Vibing to music while smoking. Singing high, singing and blazing. The music-weed relationship is magical and powerful—it transcends time and is always gaining strength. Lyrics about weed, smoking on music videos, and interviews expose a relationship between Latin artists and weed legalisation in the region.
Pop, rock, reggae, trap, and rap are some of the music genres used to support cannabis regulation. Some artists take advantage of the spotlight to stress the need for comprehensive legislation in favour of medical and recreational cannabis in Latin America.
“What a great night to light up a joint”
In 1994, at a music show in La Plata, singer Andrés Calamaro, an Argentine rock legend, roared at the audience: “what a great night to light up a joint”—a phrase that will echo forever. This ended with Calamaro being prosecuted for “incitement.” Eventually, the case was dismissed in 2005. In a more low-key fashion, “Aquí no podemos hacerlo” (“We can’t do that here”)—a Los Rodriguez song released in 1995 and written by Calamaro—resorts to ambiguity so that the meaning is up to interpretation. Depending on your point of view, the song goes about a girl or the cannabis plant. After the ’94 incident, the artist was spotted smoking weed again, this time at a music show in Uruguay in 2019.
Demands for Change in Mexico and Colombia
Mexican guitarist Carlos Santana is a firm believer that cannabis should be legalised across all Latin America. “Do you want real change for America? Then bring peace back to the people, invest in education, and legalise weed in every country”—a recurrent quote by Santana, which certainly represents the artist’s mind. Mexico is still debating on cannabis legalisation, which is expected to take an important step this year.
Colombian musician Juanes claimed at a 2014 interview for ¡Hey! magazine that weed regulation may be a key element in the fight against drug trafficking. “Decriminalisation could be a huge achievement. This is a very complex matter, but, eventually, things will change.” Even though his music does not address this topic at all, the artist makes use of interviews to highlight an issue that escapes mainstream conversations and sets out his arguments in favour of legalisation.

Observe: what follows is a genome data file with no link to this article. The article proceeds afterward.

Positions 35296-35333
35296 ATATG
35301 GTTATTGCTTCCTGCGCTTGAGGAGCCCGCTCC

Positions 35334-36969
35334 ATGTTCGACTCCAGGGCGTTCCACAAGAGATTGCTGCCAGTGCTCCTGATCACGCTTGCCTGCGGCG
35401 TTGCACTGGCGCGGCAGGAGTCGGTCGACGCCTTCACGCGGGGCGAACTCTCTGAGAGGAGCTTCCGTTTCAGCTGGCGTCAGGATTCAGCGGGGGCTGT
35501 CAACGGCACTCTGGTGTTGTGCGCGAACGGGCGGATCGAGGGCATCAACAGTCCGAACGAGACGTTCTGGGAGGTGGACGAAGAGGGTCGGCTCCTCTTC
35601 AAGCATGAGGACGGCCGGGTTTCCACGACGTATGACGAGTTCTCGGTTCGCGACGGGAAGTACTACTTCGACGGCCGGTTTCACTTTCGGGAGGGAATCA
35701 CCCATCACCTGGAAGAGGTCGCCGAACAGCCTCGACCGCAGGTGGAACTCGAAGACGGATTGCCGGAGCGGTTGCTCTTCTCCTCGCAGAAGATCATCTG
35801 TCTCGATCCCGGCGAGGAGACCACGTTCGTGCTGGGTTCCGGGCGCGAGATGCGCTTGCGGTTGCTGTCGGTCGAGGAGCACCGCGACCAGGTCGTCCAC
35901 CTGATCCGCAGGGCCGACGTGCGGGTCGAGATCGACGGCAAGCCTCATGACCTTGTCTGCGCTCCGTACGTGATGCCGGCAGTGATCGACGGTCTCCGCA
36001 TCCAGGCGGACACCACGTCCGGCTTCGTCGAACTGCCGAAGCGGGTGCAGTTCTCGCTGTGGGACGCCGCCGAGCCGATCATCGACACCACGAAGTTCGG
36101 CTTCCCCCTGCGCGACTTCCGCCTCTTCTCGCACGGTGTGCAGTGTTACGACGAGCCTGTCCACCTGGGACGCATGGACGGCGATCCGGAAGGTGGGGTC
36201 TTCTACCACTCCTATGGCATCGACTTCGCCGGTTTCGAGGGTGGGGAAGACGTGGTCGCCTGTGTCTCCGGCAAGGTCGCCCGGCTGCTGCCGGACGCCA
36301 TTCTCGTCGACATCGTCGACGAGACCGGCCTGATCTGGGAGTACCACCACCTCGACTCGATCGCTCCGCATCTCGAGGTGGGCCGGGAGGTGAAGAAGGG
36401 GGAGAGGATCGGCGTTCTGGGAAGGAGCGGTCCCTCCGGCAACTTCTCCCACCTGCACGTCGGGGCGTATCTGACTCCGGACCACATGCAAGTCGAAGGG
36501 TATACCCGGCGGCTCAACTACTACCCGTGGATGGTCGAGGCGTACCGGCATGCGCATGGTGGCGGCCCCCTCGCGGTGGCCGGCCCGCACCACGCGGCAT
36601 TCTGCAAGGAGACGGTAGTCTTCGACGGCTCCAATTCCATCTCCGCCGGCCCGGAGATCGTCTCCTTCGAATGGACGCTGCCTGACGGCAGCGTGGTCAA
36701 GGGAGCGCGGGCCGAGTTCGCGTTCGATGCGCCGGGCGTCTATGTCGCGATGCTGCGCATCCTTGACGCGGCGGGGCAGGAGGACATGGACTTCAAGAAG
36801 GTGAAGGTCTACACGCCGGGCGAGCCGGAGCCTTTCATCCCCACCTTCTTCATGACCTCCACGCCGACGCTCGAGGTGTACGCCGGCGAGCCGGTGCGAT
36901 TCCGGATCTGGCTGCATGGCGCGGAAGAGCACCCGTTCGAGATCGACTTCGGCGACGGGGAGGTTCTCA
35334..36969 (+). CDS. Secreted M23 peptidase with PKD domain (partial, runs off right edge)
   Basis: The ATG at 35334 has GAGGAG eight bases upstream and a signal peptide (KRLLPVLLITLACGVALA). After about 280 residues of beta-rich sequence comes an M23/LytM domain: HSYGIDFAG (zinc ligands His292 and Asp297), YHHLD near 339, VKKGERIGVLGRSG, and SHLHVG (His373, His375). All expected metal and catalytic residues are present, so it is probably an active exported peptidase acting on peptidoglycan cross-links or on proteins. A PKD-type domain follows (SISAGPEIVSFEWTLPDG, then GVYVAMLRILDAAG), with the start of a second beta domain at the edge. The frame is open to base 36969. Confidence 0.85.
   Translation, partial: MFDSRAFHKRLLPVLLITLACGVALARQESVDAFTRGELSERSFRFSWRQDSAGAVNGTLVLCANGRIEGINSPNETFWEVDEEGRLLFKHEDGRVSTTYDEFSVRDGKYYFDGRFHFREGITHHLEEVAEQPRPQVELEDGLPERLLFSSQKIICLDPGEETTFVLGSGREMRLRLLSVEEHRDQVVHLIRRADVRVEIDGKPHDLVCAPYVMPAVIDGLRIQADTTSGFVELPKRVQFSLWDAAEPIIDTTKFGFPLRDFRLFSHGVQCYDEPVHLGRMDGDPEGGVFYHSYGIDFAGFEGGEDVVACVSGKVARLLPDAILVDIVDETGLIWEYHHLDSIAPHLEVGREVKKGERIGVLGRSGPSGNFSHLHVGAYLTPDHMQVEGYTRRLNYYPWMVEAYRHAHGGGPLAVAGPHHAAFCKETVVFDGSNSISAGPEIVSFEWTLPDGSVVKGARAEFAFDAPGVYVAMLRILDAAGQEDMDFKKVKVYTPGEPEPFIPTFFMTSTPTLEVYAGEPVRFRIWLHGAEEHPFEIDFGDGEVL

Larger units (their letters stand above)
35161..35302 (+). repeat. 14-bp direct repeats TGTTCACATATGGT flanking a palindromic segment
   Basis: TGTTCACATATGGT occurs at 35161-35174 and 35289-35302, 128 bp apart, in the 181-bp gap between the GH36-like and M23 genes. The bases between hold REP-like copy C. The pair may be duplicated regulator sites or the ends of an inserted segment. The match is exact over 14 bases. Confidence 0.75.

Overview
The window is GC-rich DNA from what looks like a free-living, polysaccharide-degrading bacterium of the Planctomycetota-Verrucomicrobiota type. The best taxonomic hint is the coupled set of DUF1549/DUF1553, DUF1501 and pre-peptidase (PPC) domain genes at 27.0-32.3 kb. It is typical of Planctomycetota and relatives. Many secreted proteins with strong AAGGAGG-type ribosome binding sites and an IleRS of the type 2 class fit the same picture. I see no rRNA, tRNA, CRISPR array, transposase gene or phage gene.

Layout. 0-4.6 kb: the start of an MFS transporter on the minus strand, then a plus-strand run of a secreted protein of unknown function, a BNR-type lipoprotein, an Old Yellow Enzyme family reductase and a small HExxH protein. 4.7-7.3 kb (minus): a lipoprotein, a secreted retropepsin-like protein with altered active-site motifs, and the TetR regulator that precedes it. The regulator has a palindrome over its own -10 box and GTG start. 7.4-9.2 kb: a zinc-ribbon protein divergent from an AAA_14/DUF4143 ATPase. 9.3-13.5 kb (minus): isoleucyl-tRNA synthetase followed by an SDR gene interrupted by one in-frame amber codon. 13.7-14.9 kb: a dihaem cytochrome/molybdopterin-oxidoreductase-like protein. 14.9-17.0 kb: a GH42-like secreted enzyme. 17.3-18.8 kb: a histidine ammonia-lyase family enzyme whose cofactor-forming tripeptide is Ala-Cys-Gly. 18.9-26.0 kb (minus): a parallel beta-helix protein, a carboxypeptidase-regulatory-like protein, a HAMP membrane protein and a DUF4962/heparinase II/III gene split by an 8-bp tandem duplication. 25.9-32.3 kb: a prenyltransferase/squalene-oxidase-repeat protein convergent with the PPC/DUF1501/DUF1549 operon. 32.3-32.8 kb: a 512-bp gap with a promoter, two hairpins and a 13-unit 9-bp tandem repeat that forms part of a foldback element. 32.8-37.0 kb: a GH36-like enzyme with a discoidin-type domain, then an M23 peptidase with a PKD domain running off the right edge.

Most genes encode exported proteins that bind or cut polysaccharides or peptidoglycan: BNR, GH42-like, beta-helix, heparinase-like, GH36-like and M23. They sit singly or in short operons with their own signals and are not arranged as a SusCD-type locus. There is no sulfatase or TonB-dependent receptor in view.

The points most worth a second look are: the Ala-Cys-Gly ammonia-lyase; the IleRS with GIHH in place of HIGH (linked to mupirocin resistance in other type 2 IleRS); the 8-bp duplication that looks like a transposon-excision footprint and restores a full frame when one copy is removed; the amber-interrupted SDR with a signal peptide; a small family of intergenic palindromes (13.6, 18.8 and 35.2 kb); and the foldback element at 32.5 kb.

Lyrics and Blunts: The New Musical Era
Benito Antonio Martinez Ocasio, most known as Bad Bunny, is currently one of the most popular rappers in the Latin music scene. His performance alongside Shakira at Super Bowl 2020 shot him to international stardom. This Puerto Rican artist joined reggaeton singer Farruko to release a new version of his song titled “La Cartera,” which conveys an explicit message demanding weed legalisation. Its music video, showing a weed paradise, police officers vaping, and crippy weed in purses, has hit over 97 thousand views on YouTube.
Mauro Lombardo, known as “Duki” is 23, lives in the City of Buenos Aires and needs no introduction. He is one of the biggest Argentine trap singers to date and a key player of the latest generation of Latin American trap on a global level. Duki does not bat an eye when admitting that he does weed just for fun and that his greatest hits were conceived smoking in the toilet, hidden from his family. “Weed is a part of recording and making music to me: I wrote my first songs in the toilet at my parents’ house, high on weed. I locked myself in for three hours there and no one knew whether I had the runs, or I was dead, or whatever. And I was just there, recording and smoking. It was a tiny toilet, 1sqm. The scent stayed in and no one bothered me—it was my time capsule,” the artist reveals at an interview.
All music genres represented, more and more artists, musicians and celebrities are confessing that they do weed, either on a daily basis or from time to time. What matters here is the attention given to and society’s growing rejection of cannabis prohibitionist ideas.